Another bit of oddness occurs here, although (in spite of appearances) we can’t blame this one on Warner Oland, as it crops up again later: the technical term for werewolfery used by Dr Yogami is lycanthrophobia (which I guess would be the fear of turning into a werewolf, which isn’t wholly unreasonable). Yogami also lays out for us the nature of the creature in question:
“A werewolf is neither man nor wolf, but a satanic creature with the worst qualities of both.”
Unmoved by Glendon’s scoffing, Yogami asserts that to his own personal knowledge, there are in London at the moment two men afflicted with werewolfery. At his supercilious worst (though I can’t help admiring his turn of phrase), Glendon then inquires how one would go about contracting “this medieval unpleasantness” – and has the superior smile wiped off his face when Yogami replies, via a bite… The Mariphasa is the only antidote to the condition, he continues, and without the flower, both men are doomed…
At this critical juncture, Lisa interrupts the conversation. Yogami gives her a thoughtful look, but says nothing more before her.
Whatever he is now thinking, Glendon returns to his experiments, and succeeds in coaxing the Mariphasa into bloom: just a single flower. He reacts with triumph, certain that the other two buds will open in the next few hours; while his assistant, Hawkins, who has conceived a superstitious dislike of the wolf-flower, looks on in dismay.
Just at this moment, however, Glendon happens to glance down at his own right hand—which is covered with hair…
Getting rid of Hawkins, Glendon quickly snips free his single Mariphasa bloom, and squeezes the juice from its stem onto his hand. The hair vanishes as mysteriously as it appeared.
(Since this is the middle of the afternoon, we must assume than the rays of the artificial moonlight generator were powerful enough to trigger this partial transformation, even though – as we later learn – it should only happen at night.)
Upstairs, Lisa is hosting a tea, hoping – vainly, it need hardly be said – that at some point her husband will join the party. Ettie is there, anticipating her own house-warming party that evening in her perverse new digs – “In the midst of the slums, murderer’s dens on one side, pubs on the other.” Lisa begins to explain her doubt that she will be able to get Wilfred to attend, prompting an impatient suggestion from Ettie to forget Wilfred. She further encourages Lisa to allow Paul to escort her. Dr Yogami is then announced; he asks to see Glendon, but Lisa tells him that this will not be possible. Ettie pounces upon the newcomer and insists that he, too, attend her party.
Lisa escorts her other tea-party guests out, leaving Yogami alone for the moment. In spite of the denial, he heads for the laboratory, where the security system alerts Glendon to his presence. He hurries out to head Yogami off, suggesting that he come back another day, only to be told that “another day” will be too late: this is the first night of the full moon.
Yogami’s eyes rest sadly on Glendon’s exposed scars, prompting the scientist to roll his sleeves down in a suggestively hurried way.
Waving aside the other’s stubbornly professed disbelief, Yogami clarifies that the Mariphasa is not a cure for werewolfery, merely a temporary antidote which must be repeatedly applied; multiple blooms are therefore needed. However, when Glendon maintains his pig-headed attitude, Yogami gives up and prepares to leave—then turns back with a warning that the werewolf is instinctively driven to kill the thing it loves best…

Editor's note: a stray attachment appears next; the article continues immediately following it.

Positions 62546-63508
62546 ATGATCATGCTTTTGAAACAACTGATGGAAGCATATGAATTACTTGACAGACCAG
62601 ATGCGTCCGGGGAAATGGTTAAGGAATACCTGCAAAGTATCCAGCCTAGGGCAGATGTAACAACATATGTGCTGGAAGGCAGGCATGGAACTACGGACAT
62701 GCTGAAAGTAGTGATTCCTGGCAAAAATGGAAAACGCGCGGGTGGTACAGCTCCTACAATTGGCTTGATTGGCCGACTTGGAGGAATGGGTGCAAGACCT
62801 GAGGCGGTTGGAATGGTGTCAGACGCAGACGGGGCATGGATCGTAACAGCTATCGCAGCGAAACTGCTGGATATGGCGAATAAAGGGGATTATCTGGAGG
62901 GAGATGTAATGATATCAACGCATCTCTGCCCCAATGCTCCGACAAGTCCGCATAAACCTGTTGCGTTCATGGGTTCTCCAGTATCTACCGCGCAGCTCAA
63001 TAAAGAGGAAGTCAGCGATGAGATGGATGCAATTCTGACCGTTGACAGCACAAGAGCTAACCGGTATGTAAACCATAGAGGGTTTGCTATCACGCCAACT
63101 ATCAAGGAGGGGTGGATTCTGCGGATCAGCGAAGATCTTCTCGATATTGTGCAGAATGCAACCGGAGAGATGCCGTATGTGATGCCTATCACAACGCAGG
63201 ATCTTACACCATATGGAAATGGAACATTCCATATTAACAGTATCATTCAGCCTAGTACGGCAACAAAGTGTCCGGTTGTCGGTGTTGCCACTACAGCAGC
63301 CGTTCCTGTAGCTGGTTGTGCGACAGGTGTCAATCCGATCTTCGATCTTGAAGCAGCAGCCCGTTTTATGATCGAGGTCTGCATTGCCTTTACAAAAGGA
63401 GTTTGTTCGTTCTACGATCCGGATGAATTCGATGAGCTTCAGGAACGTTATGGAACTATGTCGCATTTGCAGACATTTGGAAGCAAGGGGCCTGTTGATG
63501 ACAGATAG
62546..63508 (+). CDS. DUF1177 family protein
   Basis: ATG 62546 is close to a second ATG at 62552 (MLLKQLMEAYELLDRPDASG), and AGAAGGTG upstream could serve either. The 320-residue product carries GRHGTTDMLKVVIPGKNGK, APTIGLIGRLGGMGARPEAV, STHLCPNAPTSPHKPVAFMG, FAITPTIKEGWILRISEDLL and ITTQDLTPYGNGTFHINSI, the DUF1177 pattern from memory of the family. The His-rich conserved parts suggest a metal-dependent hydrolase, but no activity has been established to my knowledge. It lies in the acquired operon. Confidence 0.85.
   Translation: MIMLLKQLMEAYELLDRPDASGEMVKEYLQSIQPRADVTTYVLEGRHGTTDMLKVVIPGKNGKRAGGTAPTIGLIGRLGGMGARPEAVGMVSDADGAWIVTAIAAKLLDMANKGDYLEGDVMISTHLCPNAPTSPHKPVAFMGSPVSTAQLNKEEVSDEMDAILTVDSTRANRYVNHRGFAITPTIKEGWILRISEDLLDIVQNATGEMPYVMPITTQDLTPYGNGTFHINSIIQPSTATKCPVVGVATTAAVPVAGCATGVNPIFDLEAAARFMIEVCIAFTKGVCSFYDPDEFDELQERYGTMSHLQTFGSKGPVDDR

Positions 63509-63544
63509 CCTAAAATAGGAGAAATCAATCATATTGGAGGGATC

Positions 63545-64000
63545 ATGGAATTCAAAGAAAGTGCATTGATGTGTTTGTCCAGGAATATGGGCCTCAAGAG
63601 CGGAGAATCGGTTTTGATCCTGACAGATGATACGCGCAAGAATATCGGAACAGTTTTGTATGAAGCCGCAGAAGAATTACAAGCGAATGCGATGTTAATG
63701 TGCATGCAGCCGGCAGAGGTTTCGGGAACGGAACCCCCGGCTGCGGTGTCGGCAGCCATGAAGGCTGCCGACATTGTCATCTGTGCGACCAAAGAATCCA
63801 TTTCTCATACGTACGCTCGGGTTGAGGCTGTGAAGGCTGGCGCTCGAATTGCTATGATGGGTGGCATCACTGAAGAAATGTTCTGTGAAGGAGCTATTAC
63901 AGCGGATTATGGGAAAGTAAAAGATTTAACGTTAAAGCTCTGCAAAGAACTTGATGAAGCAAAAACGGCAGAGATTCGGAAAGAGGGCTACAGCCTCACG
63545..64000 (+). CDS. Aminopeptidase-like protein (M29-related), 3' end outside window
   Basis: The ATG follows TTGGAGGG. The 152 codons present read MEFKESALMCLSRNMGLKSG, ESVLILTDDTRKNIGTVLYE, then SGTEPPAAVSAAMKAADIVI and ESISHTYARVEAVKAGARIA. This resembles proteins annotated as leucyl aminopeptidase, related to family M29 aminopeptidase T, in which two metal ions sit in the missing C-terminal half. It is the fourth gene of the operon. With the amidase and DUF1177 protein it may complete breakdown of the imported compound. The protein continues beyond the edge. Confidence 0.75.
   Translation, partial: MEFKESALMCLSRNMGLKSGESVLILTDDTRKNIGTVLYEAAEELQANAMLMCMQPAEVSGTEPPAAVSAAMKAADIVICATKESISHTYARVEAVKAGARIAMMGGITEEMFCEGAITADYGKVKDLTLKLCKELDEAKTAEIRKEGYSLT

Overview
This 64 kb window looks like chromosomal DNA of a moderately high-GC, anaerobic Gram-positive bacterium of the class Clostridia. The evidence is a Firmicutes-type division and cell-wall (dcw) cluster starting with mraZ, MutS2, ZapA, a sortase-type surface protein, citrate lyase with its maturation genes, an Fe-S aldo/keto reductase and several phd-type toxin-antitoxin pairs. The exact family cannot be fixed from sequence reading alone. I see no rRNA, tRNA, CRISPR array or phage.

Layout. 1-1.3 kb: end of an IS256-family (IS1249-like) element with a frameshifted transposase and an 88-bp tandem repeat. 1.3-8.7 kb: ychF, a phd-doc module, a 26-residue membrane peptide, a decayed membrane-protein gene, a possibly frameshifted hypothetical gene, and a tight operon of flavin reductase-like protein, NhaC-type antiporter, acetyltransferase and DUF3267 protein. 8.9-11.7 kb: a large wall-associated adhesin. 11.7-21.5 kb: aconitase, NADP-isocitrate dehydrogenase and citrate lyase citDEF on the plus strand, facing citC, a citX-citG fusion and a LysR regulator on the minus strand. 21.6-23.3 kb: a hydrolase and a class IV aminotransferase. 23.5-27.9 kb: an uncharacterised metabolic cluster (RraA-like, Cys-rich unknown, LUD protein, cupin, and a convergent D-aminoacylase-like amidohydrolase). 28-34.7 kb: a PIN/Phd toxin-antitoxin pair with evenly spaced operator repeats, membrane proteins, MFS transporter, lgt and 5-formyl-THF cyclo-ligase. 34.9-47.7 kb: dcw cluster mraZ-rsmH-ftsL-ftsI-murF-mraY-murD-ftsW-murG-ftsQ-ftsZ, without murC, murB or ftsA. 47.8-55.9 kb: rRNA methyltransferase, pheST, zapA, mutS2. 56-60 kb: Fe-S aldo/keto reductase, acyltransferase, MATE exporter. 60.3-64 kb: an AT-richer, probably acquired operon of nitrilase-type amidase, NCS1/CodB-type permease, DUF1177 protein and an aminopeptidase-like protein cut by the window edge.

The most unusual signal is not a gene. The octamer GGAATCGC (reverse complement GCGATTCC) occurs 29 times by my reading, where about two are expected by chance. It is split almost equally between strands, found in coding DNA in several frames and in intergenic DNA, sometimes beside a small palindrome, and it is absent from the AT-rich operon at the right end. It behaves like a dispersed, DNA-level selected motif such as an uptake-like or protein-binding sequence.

Having fore-grounded this ominous and overarching bit of dogma, Werewolf Of London goes on to clarify its underlying mythology. We next find Glendon consulting the traditional “quaint and curious volume of forgotten lore”. He carries the old book to his desk where, amongst the clutter, we find a small tabby-cat comfortably ensconced upon a small cushion and dozing peacefully under the warmth of the lamp.
Well, that settles it. Don’t ask me to dislike Glendon after that, whatever his social and attitudinal failings. We know at first glance that is in fact his cat, and not Lisa’s (she’s the doggy-horsey-landed-gentry type), and that not only is it a regular fixture on the desk but – as is so very often the case – that it is at perfectly liberty to sleep wherever it chooses to do so.
Glendon’s old book is surprisingly specific about the parameters of “lycanthrophobia”, providing such helpful details as the fact that transformation always takes place between nine and ten o’clock on the nights of the full moon; that the juice – or “essence” – of the Mariphasa blossom must actually be injected by inserting the tip of the thorn that accompanies each flower into the skin of the wrist; and that if the werewolf does not kill, it will not re-transform. This exceedingly informative tome also offers up the fascinating factoid that the technical term for man-werewolf transformation is transvection.
Well! – there’s one for the geneticists to ponder.
Glendon’s reading is interrupted by Lisa and Paul; she tries once more to talk him into accompanying her to Ettie’s party, but (having just sat through dinner with the two of them) he responds snidely that he’s listened to enough childhood memories for one night, thank you. Trying to smooth things over, Lisa tells him that she has had the brocade he bought her made up, and switches on the light to show him her outfit.
The result is hardly what she anticipated: Glendon reels back, his hands over his eyes, snarling at her to turn the lights out again. In the dimness once more, he pulls himself together and apologises, excusing himself by explaining that he has drops in his eyes and the light causes him pain.
The double rejection is too much for Lisa, however, and she bids her husband a cool goodnight. As she and Paul turn away, Glendon impulsively calls her back. He hesitates for a moment, then takes her in his arms and kisses her passionately—but she is quite unresponsive…